National Fisherman


Mixed Catch 

jerryJerry Fraser is NF's publisher and former editor.

 

 

Bumble Bee Foods' decision to close the nation's last herring cannery is an excellent example of why U.S. fishermen are heading to Washington, D.C., for the fishermen's rally on Wednesday, Feb. 24.

Bumble Bee, which acquired the former Stinson Seafood cannery in Prospect Harbor, Maine, in 2004, announced its decision to shut the cannery down http://bangordailynews.com/2010/02/17/business/after-century-of-business-former-stinson-seafood-plant-closing/ Wednesday afternoon. Bumble Bee cites federal herring catch limit reductions as the main reason for the closure.

When Bumble Bee acquired the plant in 2004, the harvest limit was 180,000 metric tons. Today, it's half that.

The 2010 harvest limit is controversial. The revised Magnuson-Stevens Act gives science the greatest weight in determining catch levels. Given that and the need to take into account "management uncertainty" about the biomass numbers, fishery managers believed they had no choice but to make significant harvest cuts.

But industry advocates argue that the stock assessment data doesn't warrant such severe reductions. Now the Prospect Harbor plant, which employs 128 people and has been operating for more than a century, will close its doors on April 18.

Bumble Bee says it will provide severance pay and job placement counseling to the cannery workers who are losing their jobs. But the impact of the closing on the town of Prospect Harbor is going to be significant.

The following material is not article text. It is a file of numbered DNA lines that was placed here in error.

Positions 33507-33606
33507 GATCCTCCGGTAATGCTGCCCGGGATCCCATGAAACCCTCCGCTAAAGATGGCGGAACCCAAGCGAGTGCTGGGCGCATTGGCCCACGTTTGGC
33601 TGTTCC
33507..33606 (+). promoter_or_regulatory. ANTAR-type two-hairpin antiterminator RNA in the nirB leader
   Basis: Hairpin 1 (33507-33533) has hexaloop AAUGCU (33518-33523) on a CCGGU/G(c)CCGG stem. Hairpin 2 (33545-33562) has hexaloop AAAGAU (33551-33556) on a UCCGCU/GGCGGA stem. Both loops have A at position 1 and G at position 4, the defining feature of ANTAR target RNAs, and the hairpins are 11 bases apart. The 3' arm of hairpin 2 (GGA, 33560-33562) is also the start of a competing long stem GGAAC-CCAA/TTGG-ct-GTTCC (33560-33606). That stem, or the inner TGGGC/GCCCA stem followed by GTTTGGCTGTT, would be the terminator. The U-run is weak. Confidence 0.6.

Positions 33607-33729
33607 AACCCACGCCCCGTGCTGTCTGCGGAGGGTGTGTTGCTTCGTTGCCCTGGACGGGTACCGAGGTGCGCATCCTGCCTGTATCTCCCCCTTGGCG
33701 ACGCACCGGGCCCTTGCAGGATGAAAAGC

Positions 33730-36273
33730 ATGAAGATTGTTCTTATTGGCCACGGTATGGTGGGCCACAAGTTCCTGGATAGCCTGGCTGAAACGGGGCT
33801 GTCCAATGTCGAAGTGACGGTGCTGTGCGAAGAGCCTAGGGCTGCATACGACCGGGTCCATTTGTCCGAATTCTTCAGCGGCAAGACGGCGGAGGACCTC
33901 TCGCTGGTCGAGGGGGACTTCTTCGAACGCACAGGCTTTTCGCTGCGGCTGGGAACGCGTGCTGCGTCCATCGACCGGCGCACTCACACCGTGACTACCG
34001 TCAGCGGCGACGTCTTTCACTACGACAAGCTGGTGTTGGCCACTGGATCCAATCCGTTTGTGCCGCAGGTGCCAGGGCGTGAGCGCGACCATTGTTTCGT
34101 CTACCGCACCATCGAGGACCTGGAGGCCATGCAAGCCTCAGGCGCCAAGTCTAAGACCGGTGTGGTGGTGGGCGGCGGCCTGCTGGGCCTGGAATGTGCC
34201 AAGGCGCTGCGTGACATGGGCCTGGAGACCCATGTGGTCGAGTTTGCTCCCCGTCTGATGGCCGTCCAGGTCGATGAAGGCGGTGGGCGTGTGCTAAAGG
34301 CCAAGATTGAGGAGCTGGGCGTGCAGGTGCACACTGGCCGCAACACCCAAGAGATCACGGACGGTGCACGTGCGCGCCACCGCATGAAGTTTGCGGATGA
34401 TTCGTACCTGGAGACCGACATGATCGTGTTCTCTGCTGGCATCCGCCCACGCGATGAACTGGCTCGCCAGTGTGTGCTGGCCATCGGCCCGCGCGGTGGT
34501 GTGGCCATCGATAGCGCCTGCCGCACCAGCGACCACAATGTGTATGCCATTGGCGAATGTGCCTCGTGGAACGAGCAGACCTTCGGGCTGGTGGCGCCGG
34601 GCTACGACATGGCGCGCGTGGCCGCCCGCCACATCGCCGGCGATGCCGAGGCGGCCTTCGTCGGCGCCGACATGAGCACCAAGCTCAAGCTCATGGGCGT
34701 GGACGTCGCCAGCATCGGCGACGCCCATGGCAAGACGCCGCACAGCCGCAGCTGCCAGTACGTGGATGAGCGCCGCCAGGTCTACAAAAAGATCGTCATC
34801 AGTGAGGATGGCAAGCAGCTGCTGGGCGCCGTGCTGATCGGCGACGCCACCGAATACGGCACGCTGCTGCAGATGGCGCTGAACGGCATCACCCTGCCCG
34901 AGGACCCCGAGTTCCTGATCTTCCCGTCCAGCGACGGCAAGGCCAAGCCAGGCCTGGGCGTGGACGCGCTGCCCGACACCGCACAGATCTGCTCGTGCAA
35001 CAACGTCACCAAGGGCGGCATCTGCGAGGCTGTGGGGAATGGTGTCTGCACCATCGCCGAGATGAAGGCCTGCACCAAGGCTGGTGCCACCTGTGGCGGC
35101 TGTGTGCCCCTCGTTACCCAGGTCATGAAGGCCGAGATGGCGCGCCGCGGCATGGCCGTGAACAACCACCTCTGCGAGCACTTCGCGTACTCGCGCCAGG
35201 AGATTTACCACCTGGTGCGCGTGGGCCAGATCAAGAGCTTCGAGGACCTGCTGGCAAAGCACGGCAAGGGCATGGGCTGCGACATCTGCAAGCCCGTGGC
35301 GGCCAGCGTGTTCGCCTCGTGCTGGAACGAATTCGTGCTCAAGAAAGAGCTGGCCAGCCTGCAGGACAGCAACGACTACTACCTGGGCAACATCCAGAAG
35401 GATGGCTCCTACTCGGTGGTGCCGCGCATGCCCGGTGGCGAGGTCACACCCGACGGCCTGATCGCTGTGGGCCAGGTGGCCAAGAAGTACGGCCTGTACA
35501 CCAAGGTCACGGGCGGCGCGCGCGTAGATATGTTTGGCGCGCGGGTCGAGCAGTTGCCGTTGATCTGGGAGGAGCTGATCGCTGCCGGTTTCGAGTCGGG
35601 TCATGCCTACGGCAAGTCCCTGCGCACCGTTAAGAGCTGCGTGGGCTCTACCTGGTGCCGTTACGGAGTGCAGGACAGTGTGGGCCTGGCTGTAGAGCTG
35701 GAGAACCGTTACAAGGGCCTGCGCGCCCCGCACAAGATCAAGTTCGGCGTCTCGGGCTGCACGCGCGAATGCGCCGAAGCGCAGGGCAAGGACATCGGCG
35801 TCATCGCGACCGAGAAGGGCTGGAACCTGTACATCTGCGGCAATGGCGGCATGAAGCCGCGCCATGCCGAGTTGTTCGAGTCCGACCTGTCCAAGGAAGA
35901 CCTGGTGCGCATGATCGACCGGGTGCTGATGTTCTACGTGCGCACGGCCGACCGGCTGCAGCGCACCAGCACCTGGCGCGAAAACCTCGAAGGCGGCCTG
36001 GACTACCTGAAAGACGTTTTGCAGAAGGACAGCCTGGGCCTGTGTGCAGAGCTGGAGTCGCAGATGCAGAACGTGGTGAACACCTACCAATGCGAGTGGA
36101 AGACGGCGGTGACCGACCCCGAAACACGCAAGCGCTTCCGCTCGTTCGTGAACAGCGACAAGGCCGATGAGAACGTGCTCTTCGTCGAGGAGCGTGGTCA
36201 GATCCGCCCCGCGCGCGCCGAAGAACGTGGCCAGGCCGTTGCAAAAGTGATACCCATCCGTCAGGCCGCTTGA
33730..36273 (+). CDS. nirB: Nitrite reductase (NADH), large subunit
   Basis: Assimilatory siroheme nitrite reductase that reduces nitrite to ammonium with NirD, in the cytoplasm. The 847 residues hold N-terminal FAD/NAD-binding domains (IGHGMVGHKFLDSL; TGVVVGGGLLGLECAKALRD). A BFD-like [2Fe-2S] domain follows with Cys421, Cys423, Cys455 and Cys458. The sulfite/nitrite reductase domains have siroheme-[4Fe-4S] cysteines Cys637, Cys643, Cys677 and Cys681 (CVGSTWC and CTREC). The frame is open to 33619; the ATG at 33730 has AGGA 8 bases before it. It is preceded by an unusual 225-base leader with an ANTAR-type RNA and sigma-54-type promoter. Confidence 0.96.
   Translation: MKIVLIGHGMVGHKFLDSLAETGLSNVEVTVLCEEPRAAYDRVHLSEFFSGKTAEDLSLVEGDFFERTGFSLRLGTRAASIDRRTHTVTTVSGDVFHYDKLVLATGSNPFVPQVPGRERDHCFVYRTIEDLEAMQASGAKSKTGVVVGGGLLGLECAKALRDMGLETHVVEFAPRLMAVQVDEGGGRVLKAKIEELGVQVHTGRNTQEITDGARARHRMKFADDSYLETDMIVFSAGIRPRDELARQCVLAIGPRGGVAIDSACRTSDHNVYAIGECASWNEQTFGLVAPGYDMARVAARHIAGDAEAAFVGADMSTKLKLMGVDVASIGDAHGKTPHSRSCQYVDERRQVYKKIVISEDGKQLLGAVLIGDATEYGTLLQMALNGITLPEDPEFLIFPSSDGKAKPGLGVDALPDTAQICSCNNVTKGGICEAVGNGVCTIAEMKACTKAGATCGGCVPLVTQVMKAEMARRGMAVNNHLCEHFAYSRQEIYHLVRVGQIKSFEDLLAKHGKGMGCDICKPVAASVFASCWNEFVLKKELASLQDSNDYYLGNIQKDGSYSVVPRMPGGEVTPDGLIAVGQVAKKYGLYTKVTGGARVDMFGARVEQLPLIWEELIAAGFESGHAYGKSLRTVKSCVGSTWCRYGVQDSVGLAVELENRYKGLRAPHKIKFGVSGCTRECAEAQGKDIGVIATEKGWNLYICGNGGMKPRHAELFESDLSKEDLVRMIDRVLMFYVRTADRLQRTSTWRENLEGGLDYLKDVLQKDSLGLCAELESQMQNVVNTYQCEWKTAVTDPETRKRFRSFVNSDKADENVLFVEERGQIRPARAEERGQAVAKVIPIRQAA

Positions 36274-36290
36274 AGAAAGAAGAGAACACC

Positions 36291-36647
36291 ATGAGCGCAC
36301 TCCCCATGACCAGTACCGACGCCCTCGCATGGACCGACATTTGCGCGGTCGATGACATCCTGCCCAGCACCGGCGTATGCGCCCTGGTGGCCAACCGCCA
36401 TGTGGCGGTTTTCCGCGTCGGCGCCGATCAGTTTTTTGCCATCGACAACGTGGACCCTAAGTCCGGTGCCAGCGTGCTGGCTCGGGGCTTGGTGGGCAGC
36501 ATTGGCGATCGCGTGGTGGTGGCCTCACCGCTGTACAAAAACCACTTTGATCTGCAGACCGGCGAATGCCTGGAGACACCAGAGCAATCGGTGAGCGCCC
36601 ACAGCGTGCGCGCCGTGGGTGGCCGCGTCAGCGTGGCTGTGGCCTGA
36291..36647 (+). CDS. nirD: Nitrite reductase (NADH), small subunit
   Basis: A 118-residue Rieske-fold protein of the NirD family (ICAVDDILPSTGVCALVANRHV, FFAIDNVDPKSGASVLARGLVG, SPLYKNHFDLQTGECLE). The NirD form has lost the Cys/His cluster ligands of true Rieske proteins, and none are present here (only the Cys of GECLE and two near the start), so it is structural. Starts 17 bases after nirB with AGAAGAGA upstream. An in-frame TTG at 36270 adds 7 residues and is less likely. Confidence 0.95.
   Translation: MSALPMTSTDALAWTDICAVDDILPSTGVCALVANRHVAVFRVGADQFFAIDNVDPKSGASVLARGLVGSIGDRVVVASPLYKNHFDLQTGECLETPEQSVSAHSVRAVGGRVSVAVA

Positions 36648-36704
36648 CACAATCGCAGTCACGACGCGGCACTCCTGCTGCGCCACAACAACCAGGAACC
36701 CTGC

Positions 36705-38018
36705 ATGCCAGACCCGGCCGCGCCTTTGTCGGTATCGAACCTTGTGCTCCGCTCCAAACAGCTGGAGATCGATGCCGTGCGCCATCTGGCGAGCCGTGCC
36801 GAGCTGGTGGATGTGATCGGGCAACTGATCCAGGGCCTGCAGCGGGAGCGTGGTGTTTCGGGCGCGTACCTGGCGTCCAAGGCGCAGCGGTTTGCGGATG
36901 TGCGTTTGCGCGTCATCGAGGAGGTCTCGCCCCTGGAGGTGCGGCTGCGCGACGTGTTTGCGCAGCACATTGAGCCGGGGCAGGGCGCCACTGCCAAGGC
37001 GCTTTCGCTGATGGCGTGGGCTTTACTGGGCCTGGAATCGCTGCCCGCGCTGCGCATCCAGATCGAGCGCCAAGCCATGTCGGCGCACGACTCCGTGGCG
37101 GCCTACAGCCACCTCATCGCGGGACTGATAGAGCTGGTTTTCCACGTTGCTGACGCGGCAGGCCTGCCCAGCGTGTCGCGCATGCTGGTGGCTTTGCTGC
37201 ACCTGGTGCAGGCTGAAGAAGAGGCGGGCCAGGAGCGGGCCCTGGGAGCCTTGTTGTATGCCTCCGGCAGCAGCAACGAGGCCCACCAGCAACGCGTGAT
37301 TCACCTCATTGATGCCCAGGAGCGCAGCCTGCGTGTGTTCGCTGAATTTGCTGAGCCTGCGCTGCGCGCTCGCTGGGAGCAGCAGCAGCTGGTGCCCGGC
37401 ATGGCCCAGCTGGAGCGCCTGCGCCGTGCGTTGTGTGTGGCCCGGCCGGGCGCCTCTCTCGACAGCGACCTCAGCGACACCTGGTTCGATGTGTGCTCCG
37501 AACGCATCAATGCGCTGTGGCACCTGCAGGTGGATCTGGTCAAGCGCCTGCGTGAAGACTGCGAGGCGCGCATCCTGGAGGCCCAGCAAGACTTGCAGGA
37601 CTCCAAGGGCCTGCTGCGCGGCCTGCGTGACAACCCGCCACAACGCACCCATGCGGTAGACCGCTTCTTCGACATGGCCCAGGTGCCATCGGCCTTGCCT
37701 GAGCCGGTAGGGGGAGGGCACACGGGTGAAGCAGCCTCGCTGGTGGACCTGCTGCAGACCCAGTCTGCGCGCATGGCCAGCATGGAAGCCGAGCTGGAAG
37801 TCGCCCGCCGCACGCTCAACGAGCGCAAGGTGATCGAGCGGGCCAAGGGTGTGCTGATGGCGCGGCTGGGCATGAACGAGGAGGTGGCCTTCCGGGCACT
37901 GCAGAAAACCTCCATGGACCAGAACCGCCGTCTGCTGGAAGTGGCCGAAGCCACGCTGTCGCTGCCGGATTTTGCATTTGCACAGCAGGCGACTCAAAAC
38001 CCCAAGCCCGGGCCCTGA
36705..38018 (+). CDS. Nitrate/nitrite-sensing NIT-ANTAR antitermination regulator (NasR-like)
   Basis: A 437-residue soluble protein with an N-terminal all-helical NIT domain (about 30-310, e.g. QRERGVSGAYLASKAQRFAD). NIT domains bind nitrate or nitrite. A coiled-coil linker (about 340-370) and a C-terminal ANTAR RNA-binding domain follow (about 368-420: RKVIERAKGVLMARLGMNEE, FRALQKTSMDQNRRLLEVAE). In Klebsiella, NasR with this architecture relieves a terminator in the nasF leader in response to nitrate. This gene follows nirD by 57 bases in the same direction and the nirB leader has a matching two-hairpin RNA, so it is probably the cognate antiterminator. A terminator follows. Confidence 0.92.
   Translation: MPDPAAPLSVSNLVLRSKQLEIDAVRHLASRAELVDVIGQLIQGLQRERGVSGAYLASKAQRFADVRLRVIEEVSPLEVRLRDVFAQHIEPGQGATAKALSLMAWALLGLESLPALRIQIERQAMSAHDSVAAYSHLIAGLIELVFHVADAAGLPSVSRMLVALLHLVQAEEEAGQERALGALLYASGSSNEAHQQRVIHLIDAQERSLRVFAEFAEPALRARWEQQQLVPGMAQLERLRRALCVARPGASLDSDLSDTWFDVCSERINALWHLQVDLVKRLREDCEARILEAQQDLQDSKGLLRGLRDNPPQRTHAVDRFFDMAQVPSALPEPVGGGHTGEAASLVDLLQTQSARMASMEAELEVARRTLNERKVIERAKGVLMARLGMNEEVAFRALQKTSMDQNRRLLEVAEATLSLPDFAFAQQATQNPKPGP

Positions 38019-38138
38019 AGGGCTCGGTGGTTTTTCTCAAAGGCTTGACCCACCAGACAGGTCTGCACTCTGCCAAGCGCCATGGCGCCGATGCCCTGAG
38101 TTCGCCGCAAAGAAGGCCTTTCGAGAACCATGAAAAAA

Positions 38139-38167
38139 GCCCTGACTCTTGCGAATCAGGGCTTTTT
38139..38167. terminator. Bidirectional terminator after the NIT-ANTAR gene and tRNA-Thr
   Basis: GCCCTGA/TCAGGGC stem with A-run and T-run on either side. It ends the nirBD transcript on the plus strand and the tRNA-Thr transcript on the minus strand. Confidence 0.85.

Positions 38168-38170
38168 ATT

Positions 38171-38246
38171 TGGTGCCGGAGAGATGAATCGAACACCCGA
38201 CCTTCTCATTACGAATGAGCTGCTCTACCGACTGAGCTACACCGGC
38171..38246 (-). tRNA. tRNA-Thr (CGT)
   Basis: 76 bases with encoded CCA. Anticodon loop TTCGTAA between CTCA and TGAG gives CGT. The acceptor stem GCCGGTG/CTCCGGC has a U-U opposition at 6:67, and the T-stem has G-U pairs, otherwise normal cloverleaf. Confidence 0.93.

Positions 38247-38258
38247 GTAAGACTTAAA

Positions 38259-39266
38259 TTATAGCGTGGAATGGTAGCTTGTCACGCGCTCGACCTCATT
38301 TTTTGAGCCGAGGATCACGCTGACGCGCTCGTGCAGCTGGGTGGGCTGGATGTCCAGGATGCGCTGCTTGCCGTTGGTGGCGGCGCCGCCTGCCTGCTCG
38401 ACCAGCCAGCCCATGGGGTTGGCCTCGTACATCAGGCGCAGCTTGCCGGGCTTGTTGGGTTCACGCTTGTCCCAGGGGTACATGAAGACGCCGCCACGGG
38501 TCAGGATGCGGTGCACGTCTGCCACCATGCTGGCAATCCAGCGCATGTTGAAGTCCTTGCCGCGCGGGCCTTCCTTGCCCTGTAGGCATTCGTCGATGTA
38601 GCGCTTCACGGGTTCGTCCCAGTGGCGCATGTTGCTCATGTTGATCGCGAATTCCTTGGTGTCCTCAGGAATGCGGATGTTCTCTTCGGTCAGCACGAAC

The closing is a real hit to that town's economy. How many towns have an extra 128 jobs in their back pocket?

But Magnuson-Stevens doesn't let managers give the socio-economic impact regulations have upon fishermen and fishing communities the same weight as scientific data regarding stock health. That imbalance must be addressed.

Inside the Industry

The Downeast Salmon Federation has received a major grant from the U.S. Endowment for Forestry and Communities to ensure and improve the water quality of eastern Maine’s most important rivers, according to the Ellsworth American.

Read more...

Louisiana crab fishermen and their catch are feeling the pressure of a downturn in the state economy, and a resulting upturn of people entering the fishery.

“It’s a crazy business right now,” said Pete Gerica, the New Orleans fisherman who now serves as president or the Louisiana Crab Task Force, a legislatively-created board of industry voices that makes recommendations to state government.

Read more...

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